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Understanding Aspect Lifetime and Scope

An original feature of PostSharp is that aspects are instantiated at compile time. Most other frameworks instantiate aspects at run time.

Persistence of aspects between compile time and run time is achieved by serializing aspect instances into a binary resource stored in the transformed assembly. Therefore, you should carefully mark all aspect classes with the PSerializableAttribute custom attribute, and distinguish between serialized fields (typically initialized at compile-time and used at run-time) and non-serialized fields (typically used at run-time only or at compile-time only).

This topic contains the following sections:

  • Scope of Aspects
  • Steps in the Lifetime of an Aspect Instance
Scope of Aspects

PostSharp offers two kinds of aspect scopes: static (per-class) and per-instance.

Statically Scoped Aspects

With statically-scoped aspects, PostSharp creates one aspect instance for each element of code to which the aspect applies. The aspect instance is stored in a static field and is shared among all instances of the target class.

In generic types, the aspect instance has not exactly the same scope as static fields. Consider the following piece of code:

public class GenericClass<T>
  static T f;

  public void void SetField(T value) { f = value; }

public class Program
   public static void Main()

In this program, there are two instances of the static field f (one for GenericClass<int>, the second for GenericClass<long>) but only a single instance of the aspect Trace.

Instance-Scoped Aspects

Instance-scoped aspects have the same scope (instance or static) as the element of code to which they are applied. If an instance-scoped aspect is applied to a static member, it will have static scope. However, if it is applied to an instance member or to a class, it will have the same lifetime as the class instance: an aspect instance will be created whenever the class is instantiated, and the aspect instance will be garbage-collectable at the same time as the class instance.

Instance-scoped aspects are implemented according to the prototype pattern: the aspect instance created at compile time serves as a prototype, and is cloned at run-time whenever the target class is instantiated.

Instance-scoped aspects must implement the interface IInstanceScopedAspect. Any aspect may be made instance-scoped. The following code is a typical implementation of the interface IInstanceScopedAspect:

object IInstanceScopedAspect.CreateInstance( AdviceArgs adviceArgs )
  return this.MemberwiseClone();

void IInstanceScopedAspect.RuntimeInitializeInstance()
Steps in the Lifetime of an Aspect Instance

The following table summarizes the different steps of the aspect instance lifetime:






PostSharp creates a new instance of the aspect for every target to which it applies. If the aspect has been applied using a multicast custom attribute (MulticastAttribute), there will be one aspect instance for each matching element of code.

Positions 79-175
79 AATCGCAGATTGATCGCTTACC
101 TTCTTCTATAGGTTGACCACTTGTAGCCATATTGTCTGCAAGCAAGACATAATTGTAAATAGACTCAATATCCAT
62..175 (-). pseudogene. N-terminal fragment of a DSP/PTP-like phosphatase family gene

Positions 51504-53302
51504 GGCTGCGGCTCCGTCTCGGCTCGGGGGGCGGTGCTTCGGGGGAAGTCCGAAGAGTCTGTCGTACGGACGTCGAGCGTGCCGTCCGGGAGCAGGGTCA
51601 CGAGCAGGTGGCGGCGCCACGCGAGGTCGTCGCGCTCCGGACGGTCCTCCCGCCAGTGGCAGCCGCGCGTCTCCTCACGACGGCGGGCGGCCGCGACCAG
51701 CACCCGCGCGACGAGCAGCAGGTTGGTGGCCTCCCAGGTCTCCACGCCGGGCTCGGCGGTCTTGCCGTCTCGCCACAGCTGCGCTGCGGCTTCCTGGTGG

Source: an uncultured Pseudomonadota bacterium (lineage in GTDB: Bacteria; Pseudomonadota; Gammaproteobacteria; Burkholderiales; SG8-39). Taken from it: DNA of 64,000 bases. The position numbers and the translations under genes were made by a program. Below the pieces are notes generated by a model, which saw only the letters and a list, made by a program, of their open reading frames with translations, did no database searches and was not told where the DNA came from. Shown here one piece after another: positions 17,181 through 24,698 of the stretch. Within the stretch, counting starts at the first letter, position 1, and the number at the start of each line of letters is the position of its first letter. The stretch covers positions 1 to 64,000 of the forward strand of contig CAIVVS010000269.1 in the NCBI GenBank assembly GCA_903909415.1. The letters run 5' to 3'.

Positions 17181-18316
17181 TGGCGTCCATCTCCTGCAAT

When the aspect is given as a custom attribute or a multicast custom attribute, each custom attribute instance is instantiated using the same mechanism as the Common Language Runtime (CLR) does: PostSharp calls the appropriate constructor and sets the properties and/or fields with the appropriate values. For instance, when you use the construction [Trace(Category="FileManager")], PostSharp calls the default constructor and the Category property setter.


PostSharp validates the aspect by calling the CompileTimeValidate aspect method. See Validating Aspect Usage for details.

Compile-Time Initialization

PostSharp invokes the CompileTimeInitialize aspect method. This method may, but must not, be overridden by concrete aspect classes in order to perform some expensive computations that do not depend on runtime conditions. The name of the element to which the custom attribute instance is applied is always passed to this method.


After the aspect instances have all been created and initialized, PostSharp serializes them into a binary stream. This stream is stored inside the new assembly as a managed resource.



Before the first aspect must be executed, the aspect framework deserializes the binary stream that has been stored in a managed resource during post-compilation.

At this point, there is still one aspect instance per target class.

Per-Class Runtime Initialization

Once all custom attribute instances are deserialized, we call for each of them the RuntimeInitialize method. But this time we pass as an argument the real System.Reflection object to which it is applied.

Per-Instance Runtime Initialization

This step applies only to instance-scoped aspects when they have been applied to an instance member.

When a class is instantiated, the aspect framework creates an aspect instance by invoking the method CreateInstance(AdviceArgs) of the prototype aspect instance. After the new aspect instance has been set up, the aspect framework invokes the RuntimeInitializeInstance().

Advice Execution

Finally, advices (methods such as OnEntry(MethodExecutionArgs)) are executed.

See Also